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Nature, Nurture and Horses: A Journal of Four Dressage Horses in Training—From Birth Through the First Year of Training Hardcover – May 18 2012


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Customers buy this book with Dressage for the Not-So-Perfect Horse: Riding Through the Levels on the Peculiar, Opinionated, Complicated Mounts We All Love CDN$ 25.67

Nature, Nurture and Horses: A Journal of Four Dressage Horses in Training—From Birth Through the First Year of Training + Dressage for the Not-So-Perfect Horse: Riding Through the Levels on the Peculiar, Opinionated, Complicated Mounts We All Love
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Amazon.com: 8 reviews
4 of 4 people found the following review helpful
Must have for Trainer and Breeder July 9 2012
By Carole J. Cox - Published on Amazon.com
Format: Hardcover Verified Purchase
I look forward to the work of Paul Belasik and I quickly placed a pre-order once I heard that another work was on the horizon.

The is a particularly relevant production for me at this time since I am in the process of buying my first PRE Andalusian who I met on the day of her birth. I am already analyzing each of the for foals highlighted in this book toward how they behave as a newborn as to what they become as an adult horse. At first, I was disappointed that more was not said as to the foals heritage and birth size but I quickly decided that the authors intent was to focus on purely on behavior-both hereditary and learned rather than sell a breed or suggest any influence from size. At all times, the subtle progress is kept as close to what nature defines as possible. I say this even though aids such as side reins are used because at no time are their harsh influences. Aids are applied in a supportive way which will ultimately support future evolution between the horse and its human partner.

This book follows four horse -three fillies and one stud colt- through their early, formative years- from birth to quite pleasant mounts. Their progress and the supportive techniques are followed throughout the erly life. I think that the key point is that the foal is unique and each one must have his or her own training program while still observing the goal of producing a sound partner for the experience of classical training.

In a sense, this work is a continuum from "Lost Quixote" in that natural dominance and leadership within the herd are considered while training. I have witnessed such with my own limited experience as a trainer. Just today, I applied this philosophy in an approach to helping my Haflinger mare get over a fear or wish not to do something. She is a leader in her group and I allowed for the fact that she was having difficulty giving decision making to me. From this, I took a sit and wait approach which allowed her to see the wisdom of what I was trying to guide her through.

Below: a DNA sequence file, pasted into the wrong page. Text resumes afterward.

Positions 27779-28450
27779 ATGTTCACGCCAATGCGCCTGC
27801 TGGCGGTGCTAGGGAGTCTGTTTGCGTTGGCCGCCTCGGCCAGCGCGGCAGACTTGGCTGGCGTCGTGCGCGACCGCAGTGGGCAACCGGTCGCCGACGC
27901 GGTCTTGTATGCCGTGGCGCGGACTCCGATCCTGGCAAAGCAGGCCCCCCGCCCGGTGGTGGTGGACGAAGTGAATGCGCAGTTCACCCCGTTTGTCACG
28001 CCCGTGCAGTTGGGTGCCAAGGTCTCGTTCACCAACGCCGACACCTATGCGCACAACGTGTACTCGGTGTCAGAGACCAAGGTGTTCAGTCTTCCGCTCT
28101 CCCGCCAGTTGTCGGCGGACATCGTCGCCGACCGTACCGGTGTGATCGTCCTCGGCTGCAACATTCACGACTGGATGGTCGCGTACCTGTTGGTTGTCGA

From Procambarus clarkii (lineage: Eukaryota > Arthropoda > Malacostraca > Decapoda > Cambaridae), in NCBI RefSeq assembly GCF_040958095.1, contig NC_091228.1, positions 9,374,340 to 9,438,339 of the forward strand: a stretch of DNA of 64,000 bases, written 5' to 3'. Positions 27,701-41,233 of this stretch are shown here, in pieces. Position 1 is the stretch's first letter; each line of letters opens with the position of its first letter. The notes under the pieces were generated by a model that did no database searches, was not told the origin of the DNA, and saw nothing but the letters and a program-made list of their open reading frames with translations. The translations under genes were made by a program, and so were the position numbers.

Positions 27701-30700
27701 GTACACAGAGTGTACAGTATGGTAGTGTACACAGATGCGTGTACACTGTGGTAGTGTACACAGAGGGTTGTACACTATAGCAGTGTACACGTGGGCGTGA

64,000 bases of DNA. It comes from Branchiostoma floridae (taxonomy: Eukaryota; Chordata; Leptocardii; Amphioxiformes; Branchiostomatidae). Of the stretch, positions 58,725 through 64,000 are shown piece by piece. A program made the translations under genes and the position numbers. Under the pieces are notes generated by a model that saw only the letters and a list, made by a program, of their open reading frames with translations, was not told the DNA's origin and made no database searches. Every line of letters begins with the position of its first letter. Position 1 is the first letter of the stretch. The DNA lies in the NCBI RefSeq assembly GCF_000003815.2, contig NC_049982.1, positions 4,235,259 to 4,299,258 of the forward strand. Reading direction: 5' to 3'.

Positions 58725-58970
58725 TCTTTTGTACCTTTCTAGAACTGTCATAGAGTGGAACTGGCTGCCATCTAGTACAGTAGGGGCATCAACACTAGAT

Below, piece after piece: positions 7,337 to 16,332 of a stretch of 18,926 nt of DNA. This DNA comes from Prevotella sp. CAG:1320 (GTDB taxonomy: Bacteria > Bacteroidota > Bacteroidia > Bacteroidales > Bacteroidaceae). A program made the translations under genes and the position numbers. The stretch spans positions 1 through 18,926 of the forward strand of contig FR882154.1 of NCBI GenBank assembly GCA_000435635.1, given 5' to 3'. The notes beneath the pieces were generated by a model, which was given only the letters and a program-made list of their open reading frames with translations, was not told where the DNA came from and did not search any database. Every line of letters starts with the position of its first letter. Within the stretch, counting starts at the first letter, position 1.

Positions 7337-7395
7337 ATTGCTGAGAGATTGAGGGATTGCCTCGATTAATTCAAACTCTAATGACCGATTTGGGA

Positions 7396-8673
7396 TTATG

There is a great deal of beauty to this approach to bringing a horse along. One who can do this is almost guaranteed to have an easy partner. Equestrians from any discipline -Western, English-can benefit from this classical approach. The horse is permitted to evolve into its role rather than having its spirit forced into compliance.

So very unfortunate that all horses cannot enjoy such guidance!
1 of 1 people found the following review helpful
just what I was looking for Aug. 10 2012
By diane - Published on Amazon.com
Format: Hardcover
I really liked this book, really takes you through the days of training. Usually we only get to see the end result in competitions but the day to day with horses is the important part. I have a Dutch Warmblood and recently got an adorable Andalusian to train in dressage, really fun. This book added to the fun.
So insightful Sept. 22 2013
By ma - Published on Amazon.com
Format: Kindle Edition Verified Purchase
Have ridden with Paul several times and find his comment insightful and his exercises work. He repeats his lessons with you so that when you return home, they are still in your head. The training of these four is quite insightful; es. go back to longing when there is a problem.
wonderful book on training Feb. 16 2013
By florence teiger - Published on Amazon.com
Format: Hardcover Verified Purchase
It is rare to get a detailed training program for young dressage horses that is as useful as this book; the photos and personalities of the four horses followed are terrific. That said, the book has a narrow appeal to those interested in the correct development of the young horse. Love his approach!
Good read-perspective of a horseman's life and the rythyms it entails. Feb. 12 2013
By D. Cobb - Published on Amazon.com
Format: Kindle Edition Verified Purchase
I read the book as if it was a journal-as the title suggested. I enjoyed it tremendously as you envision the daily life of a horseperson who makes a living at it-any enjoys it. There were pearls of wisdom tossed in here and there. Obviously the text had been edited so as not to be a "rough draft" as most journals would be-but, you still have the sense of ongoing observations/notes and reflections on each horse which was featured. No one should read it as a "how to" guide for training-you will miss the point. I have read all of Paul Belasik's books and his style of writing is easy to read.


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